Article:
Empirical evidence on Non-Performing Loans and credit frictions: banking sector in Tunisia

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Salha Ben Salem
Moez Labidi
Nadia Mansour

Abstract

Purpose: This paper explores the most important determinants of friction in the Tunisian credit market.  The previous literature argued that friction is largely explained by the increase in Non-Performing Loans Nkusu, 2011; Abadi et al. 2014; Rulyasri et al.2017, Roland et all, 2013.


Research methodology: We constructed a multivariate Vector Error Correction Model, with five macroeconomic variables (industrial production index, the money supply, money market interest rate) to examine the impact of Non-Performing Loans increase in amplifying the Tunisian credit frictions.


Results: The Vector Error Correction Model (VECM) regression results show a negative and important relationship between economic growth and Non-Performing Loans (NPL) ratio, which is very robust during the political crisis of 2011. The money market interest rate and the money supply are positively related to the Non-Performing loan ratio.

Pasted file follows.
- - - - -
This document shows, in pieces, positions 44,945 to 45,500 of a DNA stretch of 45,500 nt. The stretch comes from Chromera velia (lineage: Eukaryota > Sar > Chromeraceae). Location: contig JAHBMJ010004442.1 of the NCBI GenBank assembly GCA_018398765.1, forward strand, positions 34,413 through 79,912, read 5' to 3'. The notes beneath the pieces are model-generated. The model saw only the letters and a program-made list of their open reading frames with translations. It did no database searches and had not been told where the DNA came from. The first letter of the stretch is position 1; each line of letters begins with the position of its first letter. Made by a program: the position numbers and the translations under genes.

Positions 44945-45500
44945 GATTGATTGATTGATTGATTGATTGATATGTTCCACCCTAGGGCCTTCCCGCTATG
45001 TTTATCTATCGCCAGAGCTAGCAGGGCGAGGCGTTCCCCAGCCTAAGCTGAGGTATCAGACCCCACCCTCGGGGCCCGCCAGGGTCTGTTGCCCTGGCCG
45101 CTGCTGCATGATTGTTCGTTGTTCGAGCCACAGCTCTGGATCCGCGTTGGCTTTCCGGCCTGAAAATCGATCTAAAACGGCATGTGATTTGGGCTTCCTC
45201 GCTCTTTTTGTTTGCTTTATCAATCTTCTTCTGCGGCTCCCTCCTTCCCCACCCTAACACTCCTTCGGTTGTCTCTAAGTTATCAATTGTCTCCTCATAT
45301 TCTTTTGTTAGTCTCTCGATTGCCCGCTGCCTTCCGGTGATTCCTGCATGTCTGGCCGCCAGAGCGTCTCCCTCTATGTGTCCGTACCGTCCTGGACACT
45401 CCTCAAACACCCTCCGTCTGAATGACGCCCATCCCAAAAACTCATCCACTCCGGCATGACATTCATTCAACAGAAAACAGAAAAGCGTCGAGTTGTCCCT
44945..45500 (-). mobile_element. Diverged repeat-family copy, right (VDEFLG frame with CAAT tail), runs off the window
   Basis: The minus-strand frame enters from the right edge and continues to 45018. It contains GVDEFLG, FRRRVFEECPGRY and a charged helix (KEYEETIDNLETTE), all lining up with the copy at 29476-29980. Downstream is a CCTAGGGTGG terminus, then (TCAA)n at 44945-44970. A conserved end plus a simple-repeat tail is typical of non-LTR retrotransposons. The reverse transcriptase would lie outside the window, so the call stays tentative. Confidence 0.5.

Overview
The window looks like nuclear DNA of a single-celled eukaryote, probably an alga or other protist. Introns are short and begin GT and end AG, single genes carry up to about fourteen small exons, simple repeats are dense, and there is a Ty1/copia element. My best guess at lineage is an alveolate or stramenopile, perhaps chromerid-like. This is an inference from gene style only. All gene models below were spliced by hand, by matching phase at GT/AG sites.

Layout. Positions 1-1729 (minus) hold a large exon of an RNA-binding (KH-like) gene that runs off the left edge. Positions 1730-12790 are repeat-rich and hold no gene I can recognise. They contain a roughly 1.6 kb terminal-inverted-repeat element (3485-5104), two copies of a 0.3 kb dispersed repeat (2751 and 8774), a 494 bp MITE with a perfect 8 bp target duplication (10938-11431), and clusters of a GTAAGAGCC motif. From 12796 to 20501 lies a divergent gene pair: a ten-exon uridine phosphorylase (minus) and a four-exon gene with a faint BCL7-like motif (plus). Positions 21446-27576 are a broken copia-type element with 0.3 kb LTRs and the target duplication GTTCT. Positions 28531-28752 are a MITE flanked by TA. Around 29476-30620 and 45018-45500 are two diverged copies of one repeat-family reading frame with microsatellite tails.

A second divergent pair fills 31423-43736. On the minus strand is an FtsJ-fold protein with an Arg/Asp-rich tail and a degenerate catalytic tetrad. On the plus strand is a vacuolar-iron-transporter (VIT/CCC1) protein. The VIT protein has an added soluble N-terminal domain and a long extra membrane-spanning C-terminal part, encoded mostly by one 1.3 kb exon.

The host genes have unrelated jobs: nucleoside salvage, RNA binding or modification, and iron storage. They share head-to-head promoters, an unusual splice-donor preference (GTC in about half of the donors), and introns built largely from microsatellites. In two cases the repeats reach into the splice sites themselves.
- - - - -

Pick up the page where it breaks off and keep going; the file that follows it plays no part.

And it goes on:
Limitation: This study was only focused on Tunisian banking sector as one of the pillars of the Tunisian economy.


Contributions: This highlights that the nature of the monetary policy adopted by the monetary authority of Tunisia plays a significant role in the fluctuation of the Non-Performing Loans ratio. Bank capitalization is positively and statistically significant with Non-Performing Loan ratio, implying that banks with a low level of capital are more likely to have a riskier credit portfolio that causes the increase of Non-Performing Loans in their balance sheet.

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How to Cite
Salem, S. B., Labidi, M., & Mansour, N. (2020). Empirical evidence on Non-Performing Loans and credit frictions: banking sector in Tunisia . International Journal of Financial, Accounting, and Management, 2(3), 171-183. https://doi.org/10.35912/ijfam.v2i3.191